Cheetahs exhibit tremendous precision and agility at high speeds, thanks in part to their
Researchers from the Robotics LabCarnegie Mellon University has partnered with the University of Cape Town to find ways to overcome these challenges, inspired by the cheetah's tail. The results are published in the IEEE Transactions on Robotics.
The predator's light fluffy tail acts asa kind of parachute. Most robotic tails have high inertia, but the cheetah manages to keep it low. Inertia is a physical property that describes an object's resistance to changes in motion. The tails of cheetahs use aerodynamic drag to achieve high forces without much inertia.
Traditionally, engineers have used in roboticsinertial tails. However, research has shown that aerodynamics are not only preferable because of their unique qualities, but are also much lighter. This means that the "tailed" robot will be much more maneuverable and consume less energy.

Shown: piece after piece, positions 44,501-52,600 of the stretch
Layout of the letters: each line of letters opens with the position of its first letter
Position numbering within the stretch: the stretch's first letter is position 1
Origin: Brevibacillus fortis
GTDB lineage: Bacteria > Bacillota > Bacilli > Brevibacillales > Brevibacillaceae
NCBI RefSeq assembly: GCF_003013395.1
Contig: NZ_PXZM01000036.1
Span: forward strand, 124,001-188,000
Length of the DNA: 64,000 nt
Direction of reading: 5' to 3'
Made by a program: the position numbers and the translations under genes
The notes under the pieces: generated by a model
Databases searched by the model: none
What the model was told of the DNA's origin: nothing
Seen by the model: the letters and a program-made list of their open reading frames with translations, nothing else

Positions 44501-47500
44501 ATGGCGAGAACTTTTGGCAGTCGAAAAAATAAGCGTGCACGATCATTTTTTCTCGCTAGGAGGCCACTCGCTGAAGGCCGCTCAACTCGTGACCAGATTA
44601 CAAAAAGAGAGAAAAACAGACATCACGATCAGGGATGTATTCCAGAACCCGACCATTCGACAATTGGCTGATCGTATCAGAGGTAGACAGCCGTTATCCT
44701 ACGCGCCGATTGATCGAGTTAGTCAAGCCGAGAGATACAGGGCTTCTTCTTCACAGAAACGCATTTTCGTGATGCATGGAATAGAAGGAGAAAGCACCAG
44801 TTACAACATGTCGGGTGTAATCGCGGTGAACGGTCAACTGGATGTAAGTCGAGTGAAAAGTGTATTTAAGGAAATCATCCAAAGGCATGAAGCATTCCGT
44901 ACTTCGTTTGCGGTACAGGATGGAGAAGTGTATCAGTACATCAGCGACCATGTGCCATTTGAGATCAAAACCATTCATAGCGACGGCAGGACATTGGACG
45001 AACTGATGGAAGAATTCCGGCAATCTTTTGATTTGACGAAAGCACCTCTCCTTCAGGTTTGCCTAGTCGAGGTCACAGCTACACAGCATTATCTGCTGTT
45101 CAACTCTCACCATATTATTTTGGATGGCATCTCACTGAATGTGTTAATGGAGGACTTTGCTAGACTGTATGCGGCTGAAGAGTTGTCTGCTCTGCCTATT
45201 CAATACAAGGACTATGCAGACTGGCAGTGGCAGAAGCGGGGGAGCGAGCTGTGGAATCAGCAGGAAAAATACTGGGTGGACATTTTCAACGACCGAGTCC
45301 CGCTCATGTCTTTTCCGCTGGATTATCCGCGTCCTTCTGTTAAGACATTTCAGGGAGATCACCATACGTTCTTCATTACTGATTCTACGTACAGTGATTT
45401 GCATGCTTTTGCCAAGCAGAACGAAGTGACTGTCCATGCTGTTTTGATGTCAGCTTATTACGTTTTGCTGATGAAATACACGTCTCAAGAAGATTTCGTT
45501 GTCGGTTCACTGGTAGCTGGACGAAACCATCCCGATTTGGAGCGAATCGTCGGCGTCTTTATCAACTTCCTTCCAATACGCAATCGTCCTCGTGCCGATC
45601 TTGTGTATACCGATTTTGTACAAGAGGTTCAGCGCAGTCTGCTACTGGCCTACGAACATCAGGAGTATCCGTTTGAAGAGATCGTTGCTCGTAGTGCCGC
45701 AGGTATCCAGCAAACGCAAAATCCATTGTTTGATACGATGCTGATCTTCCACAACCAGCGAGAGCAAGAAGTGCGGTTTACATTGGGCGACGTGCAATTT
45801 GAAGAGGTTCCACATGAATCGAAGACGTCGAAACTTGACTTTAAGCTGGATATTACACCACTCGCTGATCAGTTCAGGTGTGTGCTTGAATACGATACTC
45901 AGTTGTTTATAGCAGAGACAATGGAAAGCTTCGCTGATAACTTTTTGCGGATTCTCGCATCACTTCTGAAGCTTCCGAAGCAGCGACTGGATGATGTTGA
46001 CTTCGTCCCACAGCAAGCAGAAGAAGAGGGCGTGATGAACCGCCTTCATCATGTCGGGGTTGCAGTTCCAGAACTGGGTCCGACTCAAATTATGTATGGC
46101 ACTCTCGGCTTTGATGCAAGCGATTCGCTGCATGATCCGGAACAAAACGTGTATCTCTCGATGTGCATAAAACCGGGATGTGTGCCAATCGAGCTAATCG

In general, the authors of the article note that a robot witha tail, for example, accelerates faster than a robot without it, despite the increase in mass. This means that the robot has better control over its movements - slowing down, accelerating or turning.
“The tails help stabilize the robot, whichvery important when he performs difficult maneuvers. We believe that increasing the maneuverability of robots will help our robots better help people outside the laboratory, ”the study authors emphasize.
The first accurate map of the world was created. What's wrong with everyone else?
Ingenuity helicopter successfully takes off on Mars
NASA told how they will deliver samples of Mars to Earth